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    Bush Acts on WMD Commission Recommendations

    The Bush Administration is trying to improve efforts to stop the spread of weapons of mass destruction.  The changes follow recommendations from a presidential panel investigating why American intelligence agencies were so wrong about Iraqi weapons programs before the U.S.-led invasion.

    The White House is endorsing nearly all of the recommendations from a bipartisan commission that investigated pre-war intelligence failures.

    The immediacy of the threat from Iraqi weapons of mass destruction was President Bush's biggest justification for toppling Saddam Hussein two years ago. None of those weapons were found, and the commission concluded that American spy agencies were "dead wrong" in almost all of their judgments about Iraqi chemical and biological weapons.
     
    Completing a 90-day review of the commission's findings, White House Homeland Security Advisor Frances Townsend says the administration is taking steps to gather more reliable intelligence while making the nation safer.

    "A stronger, more vibrant intelligence community produces better intelligence products upon which good decisions can be made," said Ms. Townsend.  "And so I think the steps that we are taking to strengthen the intelligence community help us to prevent terrorist attacks and thereby do keep the country safer."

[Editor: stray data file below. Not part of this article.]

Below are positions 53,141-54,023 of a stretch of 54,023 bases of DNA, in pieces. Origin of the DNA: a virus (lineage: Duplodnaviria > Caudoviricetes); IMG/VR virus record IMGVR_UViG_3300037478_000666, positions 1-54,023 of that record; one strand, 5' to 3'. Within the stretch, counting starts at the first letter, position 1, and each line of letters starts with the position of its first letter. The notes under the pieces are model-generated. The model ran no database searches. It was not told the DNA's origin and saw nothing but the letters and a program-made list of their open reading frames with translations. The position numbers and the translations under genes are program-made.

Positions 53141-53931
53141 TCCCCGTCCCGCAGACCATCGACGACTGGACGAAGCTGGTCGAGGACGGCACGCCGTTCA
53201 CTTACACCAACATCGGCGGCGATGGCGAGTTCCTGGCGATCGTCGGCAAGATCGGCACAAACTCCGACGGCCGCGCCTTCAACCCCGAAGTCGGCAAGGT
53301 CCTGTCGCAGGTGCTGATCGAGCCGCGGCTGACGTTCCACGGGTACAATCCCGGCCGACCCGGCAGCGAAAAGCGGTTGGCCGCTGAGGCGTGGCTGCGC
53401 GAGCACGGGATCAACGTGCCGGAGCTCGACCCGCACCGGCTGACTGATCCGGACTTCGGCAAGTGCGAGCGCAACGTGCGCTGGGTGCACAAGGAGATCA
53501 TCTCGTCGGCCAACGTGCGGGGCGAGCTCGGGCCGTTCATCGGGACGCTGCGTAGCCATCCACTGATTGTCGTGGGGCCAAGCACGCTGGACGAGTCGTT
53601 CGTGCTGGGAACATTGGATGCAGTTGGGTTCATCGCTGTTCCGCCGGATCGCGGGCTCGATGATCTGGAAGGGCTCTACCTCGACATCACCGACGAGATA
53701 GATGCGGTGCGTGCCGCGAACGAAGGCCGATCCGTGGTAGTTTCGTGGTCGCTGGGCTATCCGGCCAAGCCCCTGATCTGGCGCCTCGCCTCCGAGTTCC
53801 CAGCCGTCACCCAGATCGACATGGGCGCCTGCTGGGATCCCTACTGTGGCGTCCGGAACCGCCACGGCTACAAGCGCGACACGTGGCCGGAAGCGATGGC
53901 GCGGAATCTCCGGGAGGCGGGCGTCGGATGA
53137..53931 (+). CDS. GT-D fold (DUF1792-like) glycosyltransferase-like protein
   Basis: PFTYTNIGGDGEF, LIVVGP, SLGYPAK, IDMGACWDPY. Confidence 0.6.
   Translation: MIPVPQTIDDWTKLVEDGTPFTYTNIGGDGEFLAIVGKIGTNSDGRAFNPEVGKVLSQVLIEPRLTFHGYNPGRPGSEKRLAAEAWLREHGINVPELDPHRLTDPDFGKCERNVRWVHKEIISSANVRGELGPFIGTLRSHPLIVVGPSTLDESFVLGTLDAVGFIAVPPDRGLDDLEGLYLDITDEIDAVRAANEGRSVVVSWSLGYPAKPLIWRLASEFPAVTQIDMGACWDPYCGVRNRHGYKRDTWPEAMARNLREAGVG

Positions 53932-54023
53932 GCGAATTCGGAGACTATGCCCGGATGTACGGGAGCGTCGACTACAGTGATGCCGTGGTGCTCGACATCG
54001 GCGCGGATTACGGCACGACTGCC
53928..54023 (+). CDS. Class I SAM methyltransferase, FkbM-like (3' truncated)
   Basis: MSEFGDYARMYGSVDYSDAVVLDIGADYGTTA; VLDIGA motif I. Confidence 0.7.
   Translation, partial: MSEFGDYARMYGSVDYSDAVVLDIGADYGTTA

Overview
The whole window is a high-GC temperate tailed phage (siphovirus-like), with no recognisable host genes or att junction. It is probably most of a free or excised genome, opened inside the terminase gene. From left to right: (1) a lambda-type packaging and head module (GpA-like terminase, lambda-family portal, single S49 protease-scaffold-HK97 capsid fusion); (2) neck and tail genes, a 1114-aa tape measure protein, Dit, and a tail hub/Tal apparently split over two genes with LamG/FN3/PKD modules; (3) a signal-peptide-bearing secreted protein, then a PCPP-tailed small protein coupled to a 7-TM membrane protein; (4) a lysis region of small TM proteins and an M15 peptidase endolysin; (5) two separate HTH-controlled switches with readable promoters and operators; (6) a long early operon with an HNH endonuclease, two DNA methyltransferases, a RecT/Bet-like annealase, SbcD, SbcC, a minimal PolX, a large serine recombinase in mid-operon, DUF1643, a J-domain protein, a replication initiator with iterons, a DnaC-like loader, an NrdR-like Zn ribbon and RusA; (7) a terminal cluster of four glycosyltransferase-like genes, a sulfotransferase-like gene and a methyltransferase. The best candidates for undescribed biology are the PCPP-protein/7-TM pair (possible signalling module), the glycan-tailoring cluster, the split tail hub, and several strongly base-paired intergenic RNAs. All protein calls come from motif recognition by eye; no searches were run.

Chief among the commission's recommendations was the creation of a single director of national intelligence to oversee all U.S. spy operations.  President Bush agreed and already has Ambassador John Negroponte on the job after a relatively quick Senate confirmation.

    But much of Mr. Negroponte's challenge in coordinating intelligence gathering and analysis is overcoming a bureaucracy spread through different, sometimes competing, departments.

    So far, Ms. Townsend says she is pleasantly surprised at how open intelligence officials have been to making changes in the middle of a continuing fight against terrorism.

    "We've enjoyed a good deal of success," she added.  "The FBI has disrupted plots at home and the CIA has disrupted plots away. And while there have been mistakes and places where we are weak and we need to strengthen it, people are very committed. I have not seen the sorts of bureaucratic struggles that you might expect."

    President Bush has signed an executive order blocking the assets of people engaged in trafficking in weapons of mass destruction.  He has also approved the creation of a National Security Service within the FBI specializing in intelligence and other national security matters in cooperation with the Justice Department.

    There is a new National Counter Proliferation Center to manage and coordinate investigations into nuclear, biological, and chemical weapons as well as their delivery systems.

    The president is calling on Congress to make improvements that require legislative action, including greater oversight and the extension of electronic surveillance in cases involving foreign agents who are not U.S. citizens.

    Ms. Townsend says there has been no determination of who should be held accountable for intelligence failures in the run-up to the Iraqi invasion.  She says that will be up to National Intelligence Director Negroponte.

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